On Geometric Range Searching, Approximate Counting and Depth Problems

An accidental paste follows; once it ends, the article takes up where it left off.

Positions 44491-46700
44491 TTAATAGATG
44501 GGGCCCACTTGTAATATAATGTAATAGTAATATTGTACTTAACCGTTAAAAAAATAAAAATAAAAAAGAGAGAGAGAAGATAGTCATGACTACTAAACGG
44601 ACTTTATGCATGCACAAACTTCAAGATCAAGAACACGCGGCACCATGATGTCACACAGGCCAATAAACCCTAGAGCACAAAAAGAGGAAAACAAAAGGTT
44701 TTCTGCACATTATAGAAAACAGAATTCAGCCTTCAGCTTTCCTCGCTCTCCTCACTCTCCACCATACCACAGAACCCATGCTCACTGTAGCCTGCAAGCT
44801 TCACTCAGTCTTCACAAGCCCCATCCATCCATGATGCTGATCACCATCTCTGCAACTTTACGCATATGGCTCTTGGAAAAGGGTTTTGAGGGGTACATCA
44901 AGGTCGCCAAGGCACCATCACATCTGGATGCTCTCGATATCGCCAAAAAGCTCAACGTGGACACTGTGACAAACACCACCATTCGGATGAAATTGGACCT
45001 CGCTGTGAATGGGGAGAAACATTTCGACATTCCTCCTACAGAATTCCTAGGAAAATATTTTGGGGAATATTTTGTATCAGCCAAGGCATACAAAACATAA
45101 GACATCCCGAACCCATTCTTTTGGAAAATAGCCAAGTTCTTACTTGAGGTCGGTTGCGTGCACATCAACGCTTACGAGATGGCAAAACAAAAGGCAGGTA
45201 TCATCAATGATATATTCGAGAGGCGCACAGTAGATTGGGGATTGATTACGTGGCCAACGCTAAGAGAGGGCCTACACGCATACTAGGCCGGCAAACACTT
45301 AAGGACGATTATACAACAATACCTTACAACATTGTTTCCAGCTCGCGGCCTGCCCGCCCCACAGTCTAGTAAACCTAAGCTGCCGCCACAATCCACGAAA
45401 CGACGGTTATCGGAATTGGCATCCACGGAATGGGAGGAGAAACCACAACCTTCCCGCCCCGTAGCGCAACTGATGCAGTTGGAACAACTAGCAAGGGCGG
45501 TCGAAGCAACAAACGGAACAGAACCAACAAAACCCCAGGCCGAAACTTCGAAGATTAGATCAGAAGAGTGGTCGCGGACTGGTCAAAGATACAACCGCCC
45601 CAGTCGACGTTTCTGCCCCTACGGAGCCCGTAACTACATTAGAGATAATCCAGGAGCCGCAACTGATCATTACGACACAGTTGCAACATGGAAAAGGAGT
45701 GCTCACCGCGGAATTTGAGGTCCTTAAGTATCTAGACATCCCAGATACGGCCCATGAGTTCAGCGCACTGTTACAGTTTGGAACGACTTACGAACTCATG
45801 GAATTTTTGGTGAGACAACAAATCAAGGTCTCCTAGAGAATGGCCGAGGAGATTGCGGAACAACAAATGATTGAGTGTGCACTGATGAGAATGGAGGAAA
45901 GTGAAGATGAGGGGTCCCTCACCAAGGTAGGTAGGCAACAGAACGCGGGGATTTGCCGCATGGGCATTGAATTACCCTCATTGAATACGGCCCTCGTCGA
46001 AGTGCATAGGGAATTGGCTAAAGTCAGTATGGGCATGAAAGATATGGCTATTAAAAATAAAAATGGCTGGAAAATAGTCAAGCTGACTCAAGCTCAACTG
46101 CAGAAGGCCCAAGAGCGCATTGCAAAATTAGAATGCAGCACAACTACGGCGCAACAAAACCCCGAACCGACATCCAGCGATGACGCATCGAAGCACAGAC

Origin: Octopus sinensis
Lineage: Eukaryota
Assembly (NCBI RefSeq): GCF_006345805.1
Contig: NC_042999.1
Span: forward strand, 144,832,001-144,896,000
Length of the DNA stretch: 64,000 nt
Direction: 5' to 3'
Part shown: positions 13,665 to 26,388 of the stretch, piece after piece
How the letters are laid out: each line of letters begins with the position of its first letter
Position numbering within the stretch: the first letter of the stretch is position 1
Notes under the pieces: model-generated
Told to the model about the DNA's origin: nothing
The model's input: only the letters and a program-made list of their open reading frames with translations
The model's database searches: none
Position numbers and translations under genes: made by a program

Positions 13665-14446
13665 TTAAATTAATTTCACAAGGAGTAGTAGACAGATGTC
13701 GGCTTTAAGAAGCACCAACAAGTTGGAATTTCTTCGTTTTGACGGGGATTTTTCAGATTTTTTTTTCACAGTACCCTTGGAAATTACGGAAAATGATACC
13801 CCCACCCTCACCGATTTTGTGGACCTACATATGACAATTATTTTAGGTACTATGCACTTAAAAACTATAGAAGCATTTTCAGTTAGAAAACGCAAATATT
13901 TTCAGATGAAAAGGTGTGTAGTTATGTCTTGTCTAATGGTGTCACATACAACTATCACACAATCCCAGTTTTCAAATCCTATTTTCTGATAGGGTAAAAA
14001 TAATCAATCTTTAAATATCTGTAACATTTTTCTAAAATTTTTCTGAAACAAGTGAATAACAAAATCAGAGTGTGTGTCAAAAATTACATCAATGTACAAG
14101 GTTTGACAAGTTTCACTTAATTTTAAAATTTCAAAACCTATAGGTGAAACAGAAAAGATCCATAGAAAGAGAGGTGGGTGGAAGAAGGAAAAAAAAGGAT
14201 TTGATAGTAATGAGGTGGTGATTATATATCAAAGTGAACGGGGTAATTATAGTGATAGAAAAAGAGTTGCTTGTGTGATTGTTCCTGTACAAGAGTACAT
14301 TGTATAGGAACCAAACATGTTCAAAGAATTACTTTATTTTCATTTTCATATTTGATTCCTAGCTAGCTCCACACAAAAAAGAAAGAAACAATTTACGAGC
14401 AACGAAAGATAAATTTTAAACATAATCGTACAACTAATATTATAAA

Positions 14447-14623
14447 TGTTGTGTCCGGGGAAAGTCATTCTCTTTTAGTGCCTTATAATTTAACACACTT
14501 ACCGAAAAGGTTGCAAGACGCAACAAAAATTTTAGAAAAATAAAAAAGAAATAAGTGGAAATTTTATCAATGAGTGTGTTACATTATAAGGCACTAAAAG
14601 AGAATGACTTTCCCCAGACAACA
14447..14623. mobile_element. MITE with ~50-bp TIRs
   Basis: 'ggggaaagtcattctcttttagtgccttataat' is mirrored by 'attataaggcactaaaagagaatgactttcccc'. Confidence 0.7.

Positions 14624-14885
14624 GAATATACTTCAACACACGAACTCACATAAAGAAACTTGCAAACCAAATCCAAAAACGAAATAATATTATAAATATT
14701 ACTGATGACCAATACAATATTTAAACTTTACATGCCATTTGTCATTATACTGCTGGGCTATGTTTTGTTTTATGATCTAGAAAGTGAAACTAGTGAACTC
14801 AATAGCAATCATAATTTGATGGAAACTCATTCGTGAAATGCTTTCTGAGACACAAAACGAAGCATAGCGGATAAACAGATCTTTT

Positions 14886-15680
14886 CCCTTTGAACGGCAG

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In this thesis we deal with problems connected to range searching, which is one of the central areas of computational geometry. The dominant problems in this area are halfspace range searching, simplex range searching and orthogonal range searching and research into these problems has spanned decades. For many range searching problems, the best possible data structures cannot offer fast (i.e., polylogarithmic) query times if we limit ourselves to near linear storage. Even worse, it is conjectured (and proved in some cases) that only very small improvements to these might be possible. This inefficiency has encouraged many researchers to seek alternatives through approximations. In this thesis we continue this line of research and focus on relative approximation of range counting problems. One important problem where it is possible to achieve significant speedup through approximation is halfspace range counting in 3D. Here we continue the previous research done and obtain the first optimal data structure for approximate halfspace range counting in 3D. Our data structure has the slight advantage of being Las Vegas (the result is always correct) in contrast to the previous methods that were Monte Carlo (the correctness holds with high probability). Another series of problems where approximation can provide us with substantial speedup comes from robust statistics. We recognize three problems here: approximate Tukey depth, regression depth and simplicial depth queries. In 2D, we obtain an optimal data structure capable of approximating the regression depth of a query hyperplane. We also offer a linear space data structure which can answer approximate Tukey depth queries efficiently in 3D. These data structures are obtained by applying our ideas for the approximate halfspace counting problem. Approximating the simplicial depth turns out to be much more difficult, however. Computing the simplicial depth of a given point is more computationally challenging than most other definitions of data depth. In 2D we obtain the first data structure which uses near linear space and can answer approximate simplicial depth queries in polylogarithmic time. As applications of this result, we provide two non-trivial methods to approximate the simplicial depth of a given point in higher dimension. Along the way, we establish a tight combinatorial relationship between the Tukey depth of any given point and its simplicial depth. Another problem investigated in this thesis is the dominance reporting problem, an important special case of orthogonal range reporting. In three dimensions, we solve this problem in the pointer machine model and the external memory model by offering the first optimal data structures in these models of computation. Also, in the RAM model and for points from an integer grid we reduce the space complexity of the fastest known data structure to optimal. Using known techniques in the literature, we can use our results to obtain solutions for the orthogonal range searching problem as well. The query complexity offered by our orthogonal range reporting data structures match the most efficient query complexities known in the literature but our space bounds are lower than the previous methods in the external memory model and RAM model where the input is a subset of an integer grid. The results also yield improved orthogonal range searching in higher dimensions (which shows the significance of the dominance reporting problem). Intersection searching is a generalization of range searching where we deal with more complicated geometric objects instead of points. We investigate the rectilinear disjoint polygon counting problem which is a specialized intersection counting problem. We provide a linear-size data structure capable of counting the number of disjoint rectilinear polygons intersecting any rectilinear polygon of constant size. The query time (as well as some other properties of our data structure) resembles the classical simplex range searching data structures.